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Whiplash – Can This Really Happen To YOU?

Whiplash – Can This Really Happen To YOU?
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You’re stopped at red light awaiting a left turn into the grocery store parking lot when out of nowhere, you hear the screeching of tires, you turn your head and look into the rear view mirror and see that you’re about to be hit from behind. Then, “POW!” The sudden force of the impact propels you back into your seat, your head hits the headrest and then bounces forwards, almost hitting the steering wheel. You feel your body twist due to the angle of the seat belt and your sunglasses fly off and anything on the seat next to you flies into the dashboard and lands on the floor. You’re not sure what just happened as it all happened so fast. Is this a dream?

After collecting yourself and calming down, you get out of the car to inspect the damage and talk to the driver who just ran into you. You notice that right now, you don’t really hurt that much… but you feel kind of dazed. When you inspect your car, you notice very little damage, but it sure felt like your car should be totaled based on the way it felt. The other driver said he was checking the station on the radio. He tried to stop and slammed on the brakes but it was too late. He said, “…I couldn’t have been moving more than 5-10 mph when I hit you!” You ask, “how could this possibly feel so…..hard an impact? Was he lying to me?” There certainly wasn’t much damage to your car…maybe he was right??? When he asked you if you would, “…let it go,” and not call the police, you almost agree, but something stops you. Even though there is little car damage and, “…he is a nice guy….,” you just don’t feel right in, “…letting it go.”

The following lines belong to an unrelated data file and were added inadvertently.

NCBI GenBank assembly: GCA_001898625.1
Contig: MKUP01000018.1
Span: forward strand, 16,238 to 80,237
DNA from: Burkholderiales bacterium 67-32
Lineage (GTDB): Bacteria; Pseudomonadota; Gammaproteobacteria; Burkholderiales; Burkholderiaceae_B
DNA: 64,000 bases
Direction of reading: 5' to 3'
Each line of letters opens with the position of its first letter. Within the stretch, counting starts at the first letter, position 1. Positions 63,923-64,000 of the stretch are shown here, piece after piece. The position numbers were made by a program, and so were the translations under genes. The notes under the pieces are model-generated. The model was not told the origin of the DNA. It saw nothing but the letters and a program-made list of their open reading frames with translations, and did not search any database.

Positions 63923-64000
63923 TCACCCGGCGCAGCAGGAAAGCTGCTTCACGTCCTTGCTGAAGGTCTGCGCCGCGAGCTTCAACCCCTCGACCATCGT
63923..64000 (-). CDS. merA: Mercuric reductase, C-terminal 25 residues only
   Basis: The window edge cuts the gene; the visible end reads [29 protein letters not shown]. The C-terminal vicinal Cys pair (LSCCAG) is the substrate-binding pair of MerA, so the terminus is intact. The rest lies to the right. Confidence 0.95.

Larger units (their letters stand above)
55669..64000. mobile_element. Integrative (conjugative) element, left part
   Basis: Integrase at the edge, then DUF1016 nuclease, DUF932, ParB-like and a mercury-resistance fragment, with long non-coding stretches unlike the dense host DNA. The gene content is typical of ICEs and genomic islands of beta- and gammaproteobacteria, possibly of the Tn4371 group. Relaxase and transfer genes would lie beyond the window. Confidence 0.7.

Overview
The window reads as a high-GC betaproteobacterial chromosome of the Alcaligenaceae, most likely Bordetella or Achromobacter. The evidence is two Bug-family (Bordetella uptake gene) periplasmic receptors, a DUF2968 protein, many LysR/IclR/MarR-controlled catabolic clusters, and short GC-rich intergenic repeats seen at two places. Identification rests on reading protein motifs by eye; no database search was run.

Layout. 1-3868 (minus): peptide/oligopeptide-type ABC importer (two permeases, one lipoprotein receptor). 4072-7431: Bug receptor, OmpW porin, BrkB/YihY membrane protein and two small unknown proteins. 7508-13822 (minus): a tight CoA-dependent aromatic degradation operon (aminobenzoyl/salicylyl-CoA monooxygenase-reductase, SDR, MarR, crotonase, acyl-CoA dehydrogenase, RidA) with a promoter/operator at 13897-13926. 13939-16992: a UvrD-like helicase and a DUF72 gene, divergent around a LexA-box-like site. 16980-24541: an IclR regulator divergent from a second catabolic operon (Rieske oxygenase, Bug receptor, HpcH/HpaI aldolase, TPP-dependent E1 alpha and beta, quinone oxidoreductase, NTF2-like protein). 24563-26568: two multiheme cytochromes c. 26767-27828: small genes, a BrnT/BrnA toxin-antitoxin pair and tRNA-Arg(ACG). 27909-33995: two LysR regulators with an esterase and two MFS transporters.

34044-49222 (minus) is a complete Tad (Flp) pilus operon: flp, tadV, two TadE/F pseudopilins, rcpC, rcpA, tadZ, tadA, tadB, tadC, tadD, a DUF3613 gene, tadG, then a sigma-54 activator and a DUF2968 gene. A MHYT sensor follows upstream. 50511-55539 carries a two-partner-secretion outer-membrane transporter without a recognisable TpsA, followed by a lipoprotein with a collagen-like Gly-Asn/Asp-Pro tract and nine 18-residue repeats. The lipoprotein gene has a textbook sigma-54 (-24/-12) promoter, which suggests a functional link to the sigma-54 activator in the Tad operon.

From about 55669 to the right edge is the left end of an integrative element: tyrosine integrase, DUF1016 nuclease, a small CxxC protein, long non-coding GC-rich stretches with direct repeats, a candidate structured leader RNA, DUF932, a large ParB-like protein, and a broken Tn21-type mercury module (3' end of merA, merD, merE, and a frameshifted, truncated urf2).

Within 15-30 minutes, you’re REALLY HAPPY you didn’t give in and take his advice as by now, your neck is really starting to hurt. You feel kind of nauseated and light headed. Your head is beginning to pound and you feel like you better sit down. When the police officer approaches, he seems distant and you’re having difficulty hearing him. Pretty soon, you notice others helping you onto a stretcher and attaching a neck brace prior to taking you to a local emergency room. At the ER, you are confused about the details of the accident but piece together the best you can the events of the evening. They take x-rays, recommend some Advil and ice, and tell you to contact your primary care physician if you have problems. They tell you that you’re going to hurt for a few days and “…that’s normal.” However, over the next several days, the pain intensifies to a point where neck pain and headaches are constant, you can’t sleep, your memory seems blurry, you can’t seem to concentrate and lose your place during thoughts and conversation… Something is REALLY WRONG!

This scenario is not atypical of a low-speed collision-related injury. In fact, the less the car is damaged, the greater the force on the contents inside the car (this is called “elastic deformity”). That’s because crushing metal absorbs the energy of the force (ie, “plastic deformity) and if the speed is “…too low” and little metal crushing/energy absorption occurs, the G-forces that occurred during the collision are transferred to the contents inside the vehicle and that force can be significantly greater than a crash that occurs at 2-4 times the 5-10 mph speed. In general, when there is less damage to the car, be alert that the force exerted on the contents is greater than when car damage occurs. This is why when cars crash during a car race, the race car basically falls apart, leaving the driver enclosed in a cage that prevents bodily damage and they often walk away from the accident.